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Juvenile Fiction Selection: A Handful of Stars by Cynthia Lord

In this new book by Cynthia Lord we meet Lily, a young girl who lives with her grandparents near the shore and blueberry barrens of Maine. Lily's summer is just starting and she is feeling a little lost since her and her best friend Hannah have started growing apart. While out walking, her blind dog Lucky slips from his leash and runs across the blueberry barrens and it is a girl named Salma who catches him, using her sandwich as bait. Immediately a friendship begins to bloom between Lily and Salma, the daughter of a migrant family living in town for the blueberry-picking season. Salma and Lily spend the summer painting bee houses in Lily's grandparents' store and are growing even closer when Hannah starts coming around again. Hannah is the reigning Blubbery Queen and sparks an interest in Salma to compete in the local annual pageant. Together the girls help to get Salma ready for the pageant and all learn a few things about friendship and belonging along the way. This is a wonderful summer read for realistic fiction fans!  (Grades 4-6 School Library Journal)

The Devil's Intern

Humor, suspense, and time-travel ensure a good time when you read The Devil's Intern by Donna Hosie. It's been four years since 17-year old Mitchell Johnson was hit by a bus and ended up in the Underworld.  It's not as bad as you may think though.  He's made friends and even has a job as The Devil's intern.  But, when he finds a time-travel device, he and his friends decide to use it to revisit the circumstances of their own deaths.

Picture Book Selection: Salsa

In this new cooking poem, Jorge Argueta brings us a fun and easy recipe for a yummy salsa. A young boy and his sister gather the ingredients and grind them up in a molcajete, just like their ancestors used to do, singing and dancing all the while. In English and Spanish. Ages 4-7.

Picture Book Selection: Douglas, You Need Glasses

Douglas is a sweet little dog whose nearsightedness often gets him in trouble.  He chases leaves that he thinks are squirrels, misses safety signs like “wet cement”, and sometimes goes home to the wrong house!  Finally, his owner, Nancy, takes him to the eye doctor, where he gets his first pair of glasses.  Kids who wear glasses, as well as kids who don't will enjoy this funny story. Recommended for PreS-Gr. 2.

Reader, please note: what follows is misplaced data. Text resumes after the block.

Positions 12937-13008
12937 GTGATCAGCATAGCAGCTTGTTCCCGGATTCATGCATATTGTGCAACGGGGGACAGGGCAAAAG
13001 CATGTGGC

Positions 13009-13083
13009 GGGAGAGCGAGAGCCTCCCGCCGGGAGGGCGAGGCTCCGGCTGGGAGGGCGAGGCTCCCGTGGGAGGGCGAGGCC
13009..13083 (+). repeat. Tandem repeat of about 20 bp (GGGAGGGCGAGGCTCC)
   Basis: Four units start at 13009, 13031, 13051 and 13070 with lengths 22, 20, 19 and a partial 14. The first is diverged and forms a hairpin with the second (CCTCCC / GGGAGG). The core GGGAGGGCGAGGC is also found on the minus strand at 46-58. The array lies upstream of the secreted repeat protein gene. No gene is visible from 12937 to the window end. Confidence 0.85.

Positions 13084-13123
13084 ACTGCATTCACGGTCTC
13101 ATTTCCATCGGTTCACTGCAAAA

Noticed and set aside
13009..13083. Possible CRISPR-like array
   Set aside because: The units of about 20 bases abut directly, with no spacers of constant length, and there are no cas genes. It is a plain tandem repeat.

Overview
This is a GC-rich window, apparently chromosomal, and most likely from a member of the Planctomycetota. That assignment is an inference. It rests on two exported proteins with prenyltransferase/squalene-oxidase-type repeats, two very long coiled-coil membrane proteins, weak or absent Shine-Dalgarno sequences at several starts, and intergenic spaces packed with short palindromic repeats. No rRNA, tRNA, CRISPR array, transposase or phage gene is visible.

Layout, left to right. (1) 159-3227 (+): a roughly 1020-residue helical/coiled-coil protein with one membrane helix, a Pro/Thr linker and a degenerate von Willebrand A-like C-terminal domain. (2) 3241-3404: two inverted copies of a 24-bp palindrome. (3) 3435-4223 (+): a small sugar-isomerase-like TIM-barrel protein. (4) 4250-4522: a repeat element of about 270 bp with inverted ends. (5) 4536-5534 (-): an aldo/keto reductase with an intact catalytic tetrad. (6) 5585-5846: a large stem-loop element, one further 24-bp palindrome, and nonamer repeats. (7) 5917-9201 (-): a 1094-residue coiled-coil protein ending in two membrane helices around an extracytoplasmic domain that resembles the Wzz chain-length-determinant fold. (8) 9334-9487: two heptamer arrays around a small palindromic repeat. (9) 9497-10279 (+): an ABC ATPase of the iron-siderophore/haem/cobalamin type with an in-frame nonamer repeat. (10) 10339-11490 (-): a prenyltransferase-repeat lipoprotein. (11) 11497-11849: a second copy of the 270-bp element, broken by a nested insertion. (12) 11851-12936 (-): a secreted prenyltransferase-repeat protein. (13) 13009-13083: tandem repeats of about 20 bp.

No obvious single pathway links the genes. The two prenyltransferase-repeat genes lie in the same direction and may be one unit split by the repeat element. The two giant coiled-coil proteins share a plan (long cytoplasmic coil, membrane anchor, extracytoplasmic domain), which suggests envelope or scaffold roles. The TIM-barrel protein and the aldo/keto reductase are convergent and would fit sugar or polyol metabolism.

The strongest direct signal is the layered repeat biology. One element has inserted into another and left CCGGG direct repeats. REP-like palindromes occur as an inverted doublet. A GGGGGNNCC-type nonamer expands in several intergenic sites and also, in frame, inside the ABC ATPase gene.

Juvenile Fiction Selection: Squirrel in the House

Squirrel lovers will enjoy this humorous story about Squirrel and a dog named Cuddles.  One winter night, Squirrel gets cold and decides to visit Cuddles's house.  The two get into mischief and end up leaving the holiday decorations in shambles.  A young human is blamed and as a result, he runs outside where he hurts himself.  There's a blizzard coming and it is up to Squirrel and Cuddles to save the boy and make amends.  This funny story is told in short chapters and will be enjoyed by young readers.  Recommended for grades 2-4.

Battle Ready: Memoir of a SEAL Warrior Medic

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Mark L. Donald joined the U S Marines straight out of high school as a way to escape his abusive father and avoid trouble with neighborhood gangs.  Given the work ethic installed by his mother and an innate competitive sense, he quickly earned a position on a Reconnaissance Team, the equivalent of a Navy Seal or Army Green Beret.  During the extensive training required for this team, he observed the Navy Hospital Corpsmen HM1 at work, and realized that this was what he was truly meant to do.  The story of his transition to a Navy HM1, during the Persian Gulf and Afghanistan War makes for a gripping read.  This book gives a great inside look at life on the battlefield and the devotion required of a true soldier.

Secret History of Wonder Woman

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Jill Lepore writes a story rich in historical detection about the most popular female superhero of all time while revealing a fascinating family story and history of twentieth-century feminism.

Wonder Woman was created in 1941 by William Moulton Marston.  Marston's life was greatly influenced by early suffragists, starting with Emmeline Pankhurst, and including Olive Byrne and Margaret Sanger.  Marston and Byrne wrote a regular column for “Family Circle “celebrating conventional family life, even as they themselves pursued lives of extraordinary nonconformity.  Marston’s other claim to fame —-he invented the lie detector test.

  

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